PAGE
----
The performances are, if not super, then fine. As the superheroes Affleck makes a better Bruce than Bat and Cavill is suitably steel-jawed. Eisenberg plays Lex as a twitchy Mark Zuckerberg in a performance that suits the wonky tone of the film. The women aren’t given much to do, but Adams finds Lane’s pluckiness and Gadot shows real promise as Wonder Woman. Nearly everyone gets overpowered by the CGI overkill of the final hour, but I suspect fans aren’t looking for nuance as much as they are mega action and that Snyder delivers.
“Batman v Superman: Dawn of Justice” is bombastic. The experience of watching it is like having a drunk at a bar tell you the story after five beers. It’s loud and in-your-face with the occasional maudlin moment.
There was a time when superhero movies were fun, escapist entertainment. Those days seem to have passed. There are a total of two laughs in “Batman v Superman: Dawn of Justice” although there are several other unintentionally laughable moments. Now our caped and cowled heroes are as dark and troubled as a reject from a Kafka novel which, in this case, makes for a rather loud but dreary night at the movies.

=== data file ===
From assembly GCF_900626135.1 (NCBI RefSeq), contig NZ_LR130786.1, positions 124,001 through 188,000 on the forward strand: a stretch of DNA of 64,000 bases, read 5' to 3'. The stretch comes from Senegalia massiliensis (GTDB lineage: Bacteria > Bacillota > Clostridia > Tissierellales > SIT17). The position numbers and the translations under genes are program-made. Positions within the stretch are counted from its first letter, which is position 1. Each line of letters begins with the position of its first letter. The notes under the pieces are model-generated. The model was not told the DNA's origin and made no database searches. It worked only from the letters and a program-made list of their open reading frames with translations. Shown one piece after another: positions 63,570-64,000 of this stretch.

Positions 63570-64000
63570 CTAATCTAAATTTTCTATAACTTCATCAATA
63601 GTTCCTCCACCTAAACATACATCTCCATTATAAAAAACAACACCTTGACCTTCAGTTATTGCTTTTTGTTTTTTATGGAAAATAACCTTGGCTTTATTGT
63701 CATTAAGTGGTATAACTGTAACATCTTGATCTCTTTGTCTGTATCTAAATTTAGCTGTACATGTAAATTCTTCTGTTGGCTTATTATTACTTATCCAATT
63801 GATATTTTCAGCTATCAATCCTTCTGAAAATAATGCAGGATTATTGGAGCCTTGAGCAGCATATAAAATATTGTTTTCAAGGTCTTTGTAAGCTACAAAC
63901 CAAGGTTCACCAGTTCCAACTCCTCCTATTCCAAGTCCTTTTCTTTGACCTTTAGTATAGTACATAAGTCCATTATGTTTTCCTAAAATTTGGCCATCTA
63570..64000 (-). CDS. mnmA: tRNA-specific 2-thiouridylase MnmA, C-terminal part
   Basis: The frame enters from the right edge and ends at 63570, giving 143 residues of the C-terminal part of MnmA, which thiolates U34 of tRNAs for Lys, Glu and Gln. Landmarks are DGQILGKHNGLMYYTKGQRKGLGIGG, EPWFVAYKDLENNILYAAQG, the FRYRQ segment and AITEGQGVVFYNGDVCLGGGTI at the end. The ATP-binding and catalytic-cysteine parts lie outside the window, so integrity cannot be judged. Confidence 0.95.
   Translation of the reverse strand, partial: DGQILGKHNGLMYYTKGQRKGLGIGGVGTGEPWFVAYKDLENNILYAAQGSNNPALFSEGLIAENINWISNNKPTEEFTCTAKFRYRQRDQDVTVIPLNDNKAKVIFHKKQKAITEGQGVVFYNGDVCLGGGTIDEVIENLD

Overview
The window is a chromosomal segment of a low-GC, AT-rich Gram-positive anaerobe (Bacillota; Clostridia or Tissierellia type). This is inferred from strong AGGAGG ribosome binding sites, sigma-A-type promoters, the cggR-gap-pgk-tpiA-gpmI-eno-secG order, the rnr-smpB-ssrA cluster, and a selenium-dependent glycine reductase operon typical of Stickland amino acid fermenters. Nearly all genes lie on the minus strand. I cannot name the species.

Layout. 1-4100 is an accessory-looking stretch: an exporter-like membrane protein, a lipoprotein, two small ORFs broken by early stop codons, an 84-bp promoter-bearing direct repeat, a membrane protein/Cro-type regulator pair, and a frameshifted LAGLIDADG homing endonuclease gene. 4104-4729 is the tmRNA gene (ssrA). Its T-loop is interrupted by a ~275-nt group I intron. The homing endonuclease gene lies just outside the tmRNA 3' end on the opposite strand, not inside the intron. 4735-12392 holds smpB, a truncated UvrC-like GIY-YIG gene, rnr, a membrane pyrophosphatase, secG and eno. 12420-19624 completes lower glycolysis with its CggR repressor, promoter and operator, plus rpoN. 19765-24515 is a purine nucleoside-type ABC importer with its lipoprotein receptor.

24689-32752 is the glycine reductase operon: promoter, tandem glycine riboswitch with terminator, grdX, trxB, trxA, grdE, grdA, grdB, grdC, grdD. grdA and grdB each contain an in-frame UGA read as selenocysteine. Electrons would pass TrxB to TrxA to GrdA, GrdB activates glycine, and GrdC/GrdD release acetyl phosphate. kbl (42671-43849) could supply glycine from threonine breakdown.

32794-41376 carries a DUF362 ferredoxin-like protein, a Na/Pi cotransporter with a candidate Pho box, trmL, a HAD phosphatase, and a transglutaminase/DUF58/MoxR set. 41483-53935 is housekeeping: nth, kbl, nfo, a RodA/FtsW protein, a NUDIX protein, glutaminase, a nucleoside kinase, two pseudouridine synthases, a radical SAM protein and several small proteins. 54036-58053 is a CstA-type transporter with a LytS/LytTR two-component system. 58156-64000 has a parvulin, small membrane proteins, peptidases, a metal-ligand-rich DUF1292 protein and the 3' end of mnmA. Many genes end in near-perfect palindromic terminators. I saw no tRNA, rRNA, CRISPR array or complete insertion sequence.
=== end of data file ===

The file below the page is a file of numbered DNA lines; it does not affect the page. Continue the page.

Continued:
It’s hard not to sound cynical and grumpy when reviewing a movie like “My Big Fat Greek Wedding 2.” It is a fourteen-years-in-the-making sequel to one of the biggest grossing romantic comedies of all time, and while it has much of the warmth as the original, it feels warmed over.
Nia Vardalos leads the reunited cast in a story that’s all about mothers and daughters, grandparents and kids, nieces and nephews, brothers, one overbearing aunt and a long lost brother. In other words, it’s all about family.
Vardalos is Toula the bride from the first film, now the overprotective mother to Paris (Elena Kampouris). She’s still married to Ian (John Corbett) and living next door to her parents and brothers. It’s a tight knit group she says is so close it’s occasionally suffocating.